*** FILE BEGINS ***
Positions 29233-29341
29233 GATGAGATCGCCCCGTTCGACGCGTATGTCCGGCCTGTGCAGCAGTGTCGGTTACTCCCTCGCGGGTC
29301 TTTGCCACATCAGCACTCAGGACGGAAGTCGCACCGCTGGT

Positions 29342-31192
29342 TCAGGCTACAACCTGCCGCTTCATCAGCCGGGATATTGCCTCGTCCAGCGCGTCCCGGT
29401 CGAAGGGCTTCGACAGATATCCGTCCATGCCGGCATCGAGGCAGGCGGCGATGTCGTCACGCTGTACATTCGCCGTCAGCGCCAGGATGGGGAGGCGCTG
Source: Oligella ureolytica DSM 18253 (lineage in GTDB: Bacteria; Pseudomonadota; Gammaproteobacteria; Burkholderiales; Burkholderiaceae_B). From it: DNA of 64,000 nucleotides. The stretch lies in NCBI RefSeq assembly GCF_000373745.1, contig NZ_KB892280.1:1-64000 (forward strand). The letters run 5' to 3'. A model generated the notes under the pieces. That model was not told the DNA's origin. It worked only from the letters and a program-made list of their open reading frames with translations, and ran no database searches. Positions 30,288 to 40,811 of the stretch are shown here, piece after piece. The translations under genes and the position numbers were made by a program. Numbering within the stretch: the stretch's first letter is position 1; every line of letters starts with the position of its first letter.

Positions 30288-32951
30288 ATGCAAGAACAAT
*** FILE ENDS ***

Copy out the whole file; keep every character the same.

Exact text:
Positions 29233-29341
29233 GATGAGATCGCCCCGTTCGACGCGTATGTCCGGCCTGTGCAGCAGTGTCGGTTACTCCCTCGCGGGTC
29301 TTTGCCACATCAGCACTCAGGACGGAAGTCGCACCGCTGGT

Positions 29342-31192
29342 TCAGGCTACAACCTGCCGCTTCATCAGCCGGGATATTGCCTCGTCCAGCGCGTCCCGGT
29401 CGAAGGGCTTCGACAGATATCCGTCCATGCCGGCATCGAGGCAGGCGGCGATGTCGTCACGCTGTACATTCGCCGTCAGCGCCAGGATGGGGAGGCGCTG
Source: Oligella ureolytica DSM 18253 (lineage in GTDB: Bacteria; Pseudomonadota; Gammaproteobacteria; Burkholderiales; Burkholderiaceae_B). From it: DNA of 64,000 nucleotides. The stretch lies in NCBI RefSeq assembly GCF_000373745.1, contig NZ_KB892280.1:1-64000 (forward strand). The letters run 5' to 3'. A model generated the notes under the pieces. That model was not told the DNA's origin. It worked only from the letters and a program-made list of their open reading frames with translations, and ran no database searches. Positions 30,288 to 40,811 of the stretch are shown here, piece after piece. The translations under genes and the position numbers were made by a program. Numbering within the stretch: the stretch's first letter is position 1; every line of letters starts with the position of its first letter.

Positions 30288-32951
30288 ATGCAAGAACAAT